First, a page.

Mahalia, 5
Lucina, 5
Lovisa, 5
Lollie, 5
Linna, 5
Letty, 5
Judith, 5
Jewel, 5
Isadora, 5
Honora, 5
Gwendolyn, 5
Gracia, 5
Georgina, 5
Elvina, 5
Delphine, 5
Corrine, 5
Cordella, 5
Charlotta, 5
Araminta, 5
Adrienne, 5

Zelda, 6
Winona, 6
Thea, 6
Sibylla, 6
Sabina, 6
Ottilie, 6
Monica, 6
Mercedes, 6
Martina, 6

Halloween baby names from a catalog

I was flipping through my mom's Olive & Cocoa catalog filled with [expensive] Halloween decorations when I saw a few names that scream "Halloween!" Let me start by saying I love Morticia Adams. When I think "Halloween name," she's the first that comes to mind. Her name is a twist on many classic or used-to-be-popular names, like Portia and Marcia, but with morte (death) in her name and a strong similarity to the word mortician. Because of her, I don't like cheesy Halloween names like Carrie or Vampira or Lycan that you often find on baby name blogs. I like elegant, gothic, witchy it blew my mind when I saw the picture of Zanzibel & Norbert, below.

Here is their description: "From the dark shadows of night, Zanzibel & Norbert rule over their eerie Transylvanian castle." Their names are so perfect for them, for Halloween, for their description. Zanzibel has been used as a given name before, but has no listed meaning. Ther…


The Prose Edda, at first simply called Edda, was composed by Snorri Sturluson, an Icelandic scholar. The title was changed from Edda to Prose Edda to differentiate between the Poetic Edda, from an anonymous author. Both works contain Old Norse mythology and Germanic heroic legends, and both were written around the same time, somewhere between 985 and 1600 AD, but Poetic Edda came first, as the Prose Edda cites parts of it. The Poetic Edda comes from a medieval Icelandic manuscript called Codex Regius. J.R.R. Tolkien and Ezra Pound are just two authors who claimed to have used the Poetic Edda as style inspiration for their work. Both works showcased things like skaldic tradition, poetic meter, alliterative verse, and strong imagery. The stories deal with gods, princes, the history of the universe, and it sometimes reads like a history or guide.

Edda has a few different meanings. The one most closely linked to the books is Old Norse, and it could mean "great grandmother," or &…


Publius Aelius Traianus Hadrianus Augustus
Hadrian (HAY-dree-an) is a Latin name meaning "from Hadria," Anglicized from Hadrianus. Hadria was an ancient northern Italian city built by the Etruscans, which gave its name to the Adriatic Sea. The town is now known as Adria (Atria, Atri) in the Veneto region of Italy. Both the male variant Adrian and the female variants Adria, Adriana and Adrienne come from Hadrianus. Hadria can also be used as a given name. It seems the H was dropped from Hadrian around the Middle Ages. Following the etymology of Atria, it seems to mean "black, dark." There is a possibility this was given as a first name specifically to those with dark features.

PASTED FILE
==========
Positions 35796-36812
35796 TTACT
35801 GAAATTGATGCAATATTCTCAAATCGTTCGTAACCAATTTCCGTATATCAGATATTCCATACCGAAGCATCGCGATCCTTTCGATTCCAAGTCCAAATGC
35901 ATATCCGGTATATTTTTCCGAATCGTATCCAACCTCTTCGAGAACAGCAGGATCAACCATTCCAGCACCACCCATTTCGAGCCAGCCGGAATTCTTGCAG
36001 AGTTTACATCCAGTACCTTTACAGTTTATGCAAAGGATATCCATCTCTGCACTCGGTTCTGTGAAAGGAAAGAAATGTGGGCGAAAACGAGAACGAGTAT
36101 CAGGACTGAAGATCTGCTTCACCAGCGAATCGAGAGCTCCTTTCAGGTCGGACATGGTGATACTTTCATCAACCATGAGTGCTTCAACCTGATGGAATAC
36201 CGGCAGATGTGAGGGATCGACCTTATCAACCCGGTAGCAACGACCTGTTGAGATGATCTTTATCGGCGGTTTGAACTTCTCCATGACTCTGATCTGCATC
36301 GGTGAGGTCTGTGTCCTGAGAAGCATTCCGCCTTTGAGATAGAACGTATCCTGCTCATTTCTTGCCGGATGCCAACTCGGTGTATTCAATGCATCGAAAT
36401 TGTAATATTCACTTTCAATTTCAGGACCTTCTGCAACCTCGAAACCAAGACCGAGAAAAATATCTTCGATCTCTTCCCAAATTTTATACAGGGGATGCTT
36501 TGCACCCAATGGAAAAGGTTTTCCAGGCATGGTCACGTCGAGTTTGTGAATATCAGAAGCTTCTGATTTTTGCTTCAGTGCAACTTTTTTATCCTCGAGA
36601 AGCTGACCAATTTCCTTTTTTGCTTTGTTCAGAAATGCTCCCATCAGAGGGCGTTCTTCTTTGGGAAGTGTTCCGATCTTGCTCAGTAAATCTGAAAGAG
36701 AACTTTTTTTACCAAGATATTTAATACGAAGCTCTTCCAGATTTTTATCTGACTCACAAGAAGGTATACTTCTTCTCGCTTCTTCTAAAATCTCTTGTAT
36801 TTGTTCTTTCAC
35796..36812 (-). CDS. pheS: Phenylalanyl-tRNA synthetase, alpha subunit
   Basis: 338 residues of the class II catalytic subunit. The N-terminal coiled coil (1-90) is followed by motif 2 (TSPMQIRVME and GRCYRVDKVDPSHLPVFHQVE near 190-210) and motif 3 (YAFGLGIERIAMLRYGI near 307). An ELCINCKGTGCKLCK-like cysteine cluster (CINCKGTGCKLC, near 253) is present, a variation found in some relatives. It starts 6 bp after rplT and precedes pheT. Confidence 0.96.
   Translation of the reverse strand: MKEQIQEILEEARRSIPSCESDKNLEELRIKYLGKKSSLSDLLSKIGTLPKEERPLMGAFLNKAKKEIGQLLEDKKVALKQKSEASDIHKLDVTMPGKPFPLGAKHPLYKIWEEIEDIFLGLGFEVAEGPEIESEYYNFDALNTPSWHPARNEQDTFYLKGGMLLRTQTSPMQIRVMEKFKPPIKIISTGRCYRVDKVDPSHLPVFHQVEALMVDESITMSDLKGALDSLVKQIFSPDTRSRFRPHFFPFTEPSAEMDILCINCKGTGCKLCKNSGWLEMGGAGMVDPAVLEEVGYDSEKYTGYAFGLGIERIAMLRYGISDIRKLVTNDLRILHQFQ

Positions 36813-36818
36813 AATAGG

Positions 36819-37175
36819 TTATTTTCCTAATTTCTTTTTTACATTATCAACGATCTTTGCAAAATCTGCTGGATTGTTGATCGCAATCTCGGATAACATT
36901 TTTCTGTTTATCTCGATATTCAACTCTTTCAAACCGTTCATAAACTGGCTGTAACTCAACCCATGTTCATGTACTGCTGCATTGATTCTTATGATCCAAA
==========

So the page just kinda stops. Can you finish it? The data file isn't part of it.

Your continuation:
One of the first namesakes was the Roman Emperor Hadrianus from the 2nd century AD, who was known for his writing and architecture. He built Hadrian's Wall across the north of England, which protected the Roman Empire. The city of Adrianople/Adrianopolis/Hadrianopolis was named for him, an…


Tindra (TIHN-druh) is a Swedish word-name meaning "twinkle, sparkle." This Scandinavian gem has only started being used recently, and I believe the earliest documented use of Tindra as a given name was in the early 1980's. Going by Sweden's name statistics, Tindra was given to 238 girls in 2011 and 307 in 2010. It's rank in Sweden in 2011 was #60, and in 2010 it was #51. When I did a search on the website it told me there are 5,713 people in Sweden named Tindra, and 4,022 of them had Tindra as a nickname (middle name?).

Over here in the U.S. Tindra is unheard of, with no children given the name in 2011 or 2010. The similarity to the new dating app Tinder might knock out any chance it had of being imported.

Just for fun, and since I already did Norway, here's Sweden's top 10. Go here for the full chart.

1. Alice
2. Maja
3. Elsa
4. Julia
5. Linnea
6. Ella
7. Ebba
8. Molly
9. Wilma
10. Emma

Interview with Blair

Gender: MALE What is your name? Blair Do you have any nicknames? Gonzo What is your ethnic background? Greek, French Canadian, German and Irish
What decade were you born in? 80s baby
How did you get your name? Same name as father and grandfather
How did you feel about your name growing up? Loved it until the Blair Witch Project came out
How do you feel about your name now? Love it, unique What are some names of your family members? Blair, Clare, Betty
If you have any kids, what are their name(s)?If no kids, do you have any names you know you’d like to give to future children? No, I don't know the names of my future children
What is the name of your best friend? Dave
What are some common names for your age group? Chris, Dave, Ryan, Jeff, John
If you had to give yourself a new first name, what would it be? Rialb (Blair backwards) Are there any personal stories about your name? No stories specifically about my name other than both my dad and I got called the Blair Bitch Project. (You may want to …


Oh yeah...
Indiana Jones or Indiana state? Male or female? Indiana is definitely a unisex name. Due to the heavy influence of Indiana Jones, most parents will choose this as a boy's name, but like the name India, the similarity to Diana, and the -ana ending, some parents choose it as a girl's name. Casey Affleck and Summer Phoenix chose this name for their baby, as well as Ethan Hawke, and Indiana Rose Evans is an Australian singer and actress.